Releasing Moonlight 2, Roadmap to Moonlight 3 and 4

by Miguel de Icaza

Today we are making a few of announcements:

  • Moonlight 2 is complete: Moonlight 2, our open source implementation of Silverlight 2 is done.
  • An updated collaboration agreement between Microsoft and Novell to bring Silverlight 3 and 4 to open source Unix.
  • Microsoft has an updated patent covenant that will covers third party distributions.

Update: Sean Michael Kerner covers the announcement and talks to Brian Goldfarb from Microsoft.

Update 2: New covenant from Microsoft has been posted.

2.5 API

Moonlight 2 is a superset of Silverlight 2. It contains everything that is part of Silverlight 2 but already ships with various features from Silverlight 3:

  • Silverlight 3 Pluggable Pipeline, this allows developers to hook into the media decoding pipeline at various points:
  • Easing animation functions
  • Partial out-of-browser support
  • Writable bitmaps
  • Some of the new databinding features of XAML in Silverlight 3

We are moving quickly to complete our 3 support. Microsoft is not only providing us with test suites for Moonlight but also assisting us in making sure that flagship Silvelright applications work with Moonlight.

When it comes to prioritization of Silverlight 3 features, we are going to focus on getting the major applications that users want to use first. Sunday Night Football, the Winter Olympics and Bing's Photosynth support.

Smooth streaming works really well. Visit the site and test the immediate seek, and play with the bandwidth limiter to see how Silverlight/Moonlight can adapt the video quality based ont he bandwidth available:

Moonlight 2

Moonlight 2 is the result of love and passion to bring the Silverlight runtime to Linux.

Moonlight 2 engine consists of 142,000 lines of C/C++ code and 320,000 lines of C# code (125,000 lines of code came from Microsoft's open source Silverlight Controls).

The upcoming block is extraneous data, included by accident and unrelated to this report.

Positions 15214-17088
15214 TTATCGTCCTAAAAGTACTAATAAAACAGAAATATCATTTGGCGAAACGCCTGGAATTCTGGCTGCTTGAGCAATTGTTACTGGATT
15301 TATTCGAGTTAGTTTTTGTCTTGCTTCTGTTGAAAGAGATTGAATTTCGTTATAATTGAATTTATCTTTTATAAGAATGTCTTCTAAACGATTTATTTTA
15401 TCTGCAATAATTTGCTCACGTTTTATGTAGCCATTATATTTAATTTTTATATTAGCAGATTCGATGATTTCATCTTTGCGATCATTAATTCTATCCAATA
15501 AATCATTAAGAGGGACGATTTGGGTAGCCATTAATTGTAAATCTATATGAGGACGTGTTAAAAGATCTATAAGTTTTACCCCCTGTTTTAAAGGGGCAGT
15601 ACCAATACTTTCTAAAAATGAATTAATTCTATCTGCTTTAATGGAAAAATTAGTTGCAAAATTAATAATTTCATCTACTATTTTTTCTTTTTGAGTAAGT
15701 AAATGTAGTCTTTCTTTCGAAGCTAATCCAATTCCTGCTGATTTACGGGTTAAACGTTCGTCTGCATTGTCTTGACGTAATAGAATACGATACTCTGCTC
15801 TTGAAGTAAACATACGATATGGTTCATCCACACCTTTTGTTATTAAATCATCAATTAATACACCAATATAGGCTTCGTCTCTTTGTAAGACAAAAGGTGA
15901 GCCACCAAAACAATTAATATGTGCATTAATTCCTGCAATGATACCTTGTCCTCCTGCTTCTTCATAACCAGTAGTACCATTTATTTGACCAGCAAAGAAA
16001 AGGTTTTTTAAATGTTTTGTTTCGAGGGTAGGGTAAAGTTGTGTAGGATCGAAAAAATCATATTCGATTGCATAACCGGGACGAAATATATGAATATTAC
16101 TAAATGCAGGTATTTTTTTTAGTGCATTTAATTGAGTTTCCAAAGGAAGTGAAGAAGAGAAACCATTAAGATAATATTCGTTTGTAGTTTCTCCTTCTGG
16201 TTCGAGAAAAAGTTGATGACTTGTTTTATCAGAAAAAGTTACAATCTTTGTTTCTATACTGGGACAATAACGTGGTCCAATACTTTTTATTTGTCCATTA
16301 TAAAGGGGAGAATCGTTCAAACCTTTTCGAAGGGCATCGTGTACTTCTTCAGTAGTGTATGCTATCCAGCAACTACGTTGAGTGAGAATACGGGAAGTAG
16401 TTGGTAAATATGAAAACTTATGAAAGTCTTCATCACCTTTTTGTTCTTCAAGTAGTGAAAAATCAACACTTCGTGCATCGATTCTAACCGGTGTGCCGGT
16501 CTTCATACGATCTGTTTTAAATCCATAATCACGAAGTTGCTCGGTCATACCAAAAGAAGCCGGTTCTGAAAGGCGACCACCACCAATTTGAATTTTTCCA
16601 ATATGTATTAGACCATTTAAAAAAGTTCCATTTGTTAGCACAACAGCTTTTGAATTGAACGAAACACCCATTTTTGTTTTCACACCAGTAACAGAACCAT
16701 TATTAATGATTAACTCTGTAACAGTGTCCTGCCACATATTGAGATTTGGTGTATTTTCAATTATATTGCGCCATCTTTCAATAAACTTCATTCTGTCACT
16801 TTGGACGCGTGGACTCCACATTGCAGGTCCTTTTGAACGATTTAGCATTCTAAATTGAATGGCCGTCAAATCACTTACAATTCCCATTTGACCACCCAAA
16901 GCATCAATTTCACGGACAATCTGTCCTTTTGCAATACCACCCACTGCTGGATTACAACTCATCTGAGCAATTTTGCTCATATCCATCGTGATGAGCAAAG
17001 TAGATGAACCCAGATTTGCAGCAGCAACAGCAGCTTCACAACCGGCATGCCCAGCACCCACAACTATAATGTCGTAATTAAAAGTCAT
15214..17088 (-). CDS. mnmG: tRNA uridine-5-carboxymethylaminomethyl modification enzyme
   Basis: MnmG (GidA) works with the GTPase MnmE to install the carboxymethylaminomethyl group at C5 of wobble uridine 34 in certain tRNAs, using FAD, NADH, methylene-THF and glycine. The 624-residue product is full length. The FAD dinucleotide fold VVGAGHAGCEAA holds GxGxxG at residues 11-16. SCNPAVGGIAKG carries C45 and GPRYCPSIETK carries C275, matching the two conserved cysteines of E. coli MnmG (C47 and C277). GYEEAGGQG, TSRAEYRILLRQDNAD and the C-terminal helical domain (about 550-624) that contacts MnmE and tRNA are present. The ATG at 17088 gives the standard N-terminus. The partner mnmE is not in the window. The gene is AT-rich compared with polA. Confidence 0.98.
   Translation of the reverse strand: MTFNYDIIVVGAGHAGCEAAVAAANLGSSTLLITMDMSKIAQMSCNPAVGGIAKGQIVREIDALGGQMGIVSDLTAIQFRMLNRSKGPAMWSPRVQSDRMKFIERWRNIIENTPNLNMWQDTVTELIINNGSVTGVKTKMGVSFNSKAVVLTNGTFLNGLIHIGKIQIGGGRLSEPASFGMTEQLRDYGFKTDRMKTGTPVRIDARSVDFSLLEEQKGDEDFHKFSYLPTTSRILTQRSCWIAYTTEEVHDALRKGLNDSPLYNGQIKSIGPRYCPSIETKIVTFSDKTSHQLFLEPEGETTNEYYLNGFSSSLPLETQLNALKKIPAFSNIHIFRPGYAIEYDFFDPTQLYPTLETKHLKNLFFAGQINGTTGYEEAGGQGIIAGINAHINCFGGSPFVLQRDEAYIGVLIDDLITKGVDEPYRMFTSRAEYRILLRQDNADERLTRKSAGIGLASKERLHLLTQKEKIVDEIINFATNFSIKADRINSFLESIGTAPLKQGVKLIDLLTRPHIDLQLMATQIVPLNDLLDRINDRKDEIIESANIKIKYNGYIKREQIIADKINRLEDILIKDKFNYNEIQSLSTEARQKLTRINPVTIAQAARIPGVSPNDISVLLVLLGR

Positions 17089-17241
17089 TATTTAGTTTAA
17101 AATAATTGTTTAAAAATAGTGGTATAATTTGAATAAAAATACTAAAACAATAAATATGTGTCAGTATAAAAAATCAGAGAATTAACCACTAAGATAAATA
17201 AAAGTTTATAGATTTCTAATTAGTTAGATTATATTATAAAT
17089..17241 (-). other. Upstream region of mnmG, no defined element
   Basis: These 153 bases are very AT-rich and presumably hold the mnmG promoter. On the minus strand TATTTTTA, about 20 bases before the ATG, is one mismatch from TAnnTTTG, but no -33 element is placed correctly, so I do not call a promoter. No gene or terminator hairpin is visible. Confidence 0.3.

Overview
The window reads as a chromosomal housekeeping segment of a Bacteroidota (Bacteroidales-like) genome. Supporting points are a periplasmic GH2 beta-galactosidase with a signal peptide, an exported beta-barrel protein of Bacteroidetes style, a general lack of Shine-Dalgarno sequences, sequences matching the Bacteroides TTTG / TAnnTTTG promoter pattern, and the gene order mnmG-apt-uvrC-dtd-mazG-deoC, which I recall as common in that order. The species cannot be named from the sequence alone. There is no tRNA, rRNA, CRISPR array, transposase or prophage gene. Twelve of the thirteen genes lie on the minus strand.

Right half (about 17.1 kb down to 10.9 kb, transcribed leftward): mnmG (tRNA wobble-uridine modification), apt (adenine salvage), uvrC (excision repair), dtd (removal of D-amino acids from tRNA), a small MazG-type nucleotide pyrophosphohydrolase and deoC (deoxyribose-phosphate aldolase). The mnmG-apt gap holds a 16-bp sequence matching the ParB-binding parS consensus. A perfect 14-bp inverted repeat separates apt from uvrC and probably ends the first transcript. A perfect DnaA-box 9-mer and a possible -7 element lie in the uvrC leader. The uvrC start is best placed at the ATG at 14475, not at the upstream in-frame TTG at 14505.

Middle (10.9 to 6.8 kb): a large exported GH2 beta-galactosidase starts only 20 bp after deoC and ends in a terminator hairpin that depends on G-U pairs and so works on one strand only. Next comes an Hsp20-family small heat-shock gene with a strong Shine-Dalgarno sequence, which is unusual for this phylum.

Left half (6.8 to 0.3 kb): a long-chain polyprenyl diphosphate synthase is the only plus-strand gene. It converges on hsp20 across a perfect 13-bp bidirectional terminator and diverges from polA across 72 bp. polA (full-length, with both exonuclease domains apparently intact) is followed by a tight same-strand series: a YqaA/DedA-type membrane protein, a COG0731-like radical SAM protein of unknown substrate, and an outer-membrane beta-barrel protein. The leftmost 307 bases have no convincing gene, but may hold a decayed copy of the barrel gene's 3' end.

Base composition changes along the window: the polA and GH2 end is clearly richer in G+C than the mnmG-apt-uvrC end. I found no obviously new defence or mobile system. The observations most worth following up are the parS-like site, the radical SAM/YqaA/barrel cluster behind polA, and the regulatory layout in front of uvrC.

Moonlight is built on top of Mono 2.6 runtime, Cairo and Gtk+ and today supports Firefox on Linux. We are hard at work to support Google Chrome on Linux as well.

Updated Patent Covenant

We worked with Microsoft to make sure that Moonlight was available to everyone on Linux and BSD.

Culturally, we started on two opposite ends of the software licensing spectrum. The covenant that was issued for Moonlight 1 and 2 covered every user that used Moonlight, but only as long as the user obtained Moonlight from Novell. This is a model similar to how Flash is distributed: there is a well-known location where you get your plugin.

The open source world does not work that way though. In the open source world, the idea is to release source code and have distributions play the role of editors and curators and distribute their own versions of the software.

Microsoft's intention was to expand the reach of Silverlight, but the original covenant was not a good cultural fit. We worked with the team at Microsoft (Brian Goldfarb and Bob Muglia's teams) to make sure that the covenant would cover the other Linux distributions.

The new patent covenant ensures that other third party distributions can distribute Moonlight without their users fearing of getting sued over patent infringement by Microsoft.

There is one important difference between the version of Moonlight that will be available from Novell and the version that you will get from your distribution: the version obtained from Novell will have access to licensed media codecs.

Third party distributions of Moonlight will be able to play unencumbered media using Vorbis, Theora and Ogg inside Moonlight (and Silverlight), but for playing back other formats, they will have a few options:

  • Negotiating directly with the media codec owners a license (MPEG-LA, Fraunhofer).
  • Negotiate access to Microsoft's Media Pack with Microsoft.
  • Plug-in GStreamer or another commercial codec license into their Moonlight implementations.
  • Update: Use a hardware provided decoder like VDPau.

Moonlight 3 and Moonlight 4 Collaboration Agreement

As readers of my blog know, the Silverlight 4 feature set is something that is very interesting to me.

If our experience with the positive feedback that we have gotten from MonoDevelop is of any indication Silverlight 4 will enable a whole new class of cross-platform .NET application development to take place. Like nothing we have seen before.

We are thrilled to be working with Microsoft to make sure that we can improve, fix and fine tune Moonlight to meet those requirements and to do so in a purely open source fashion.

Update: Team Silverlight blogs.

Posted on 17 Dec 2009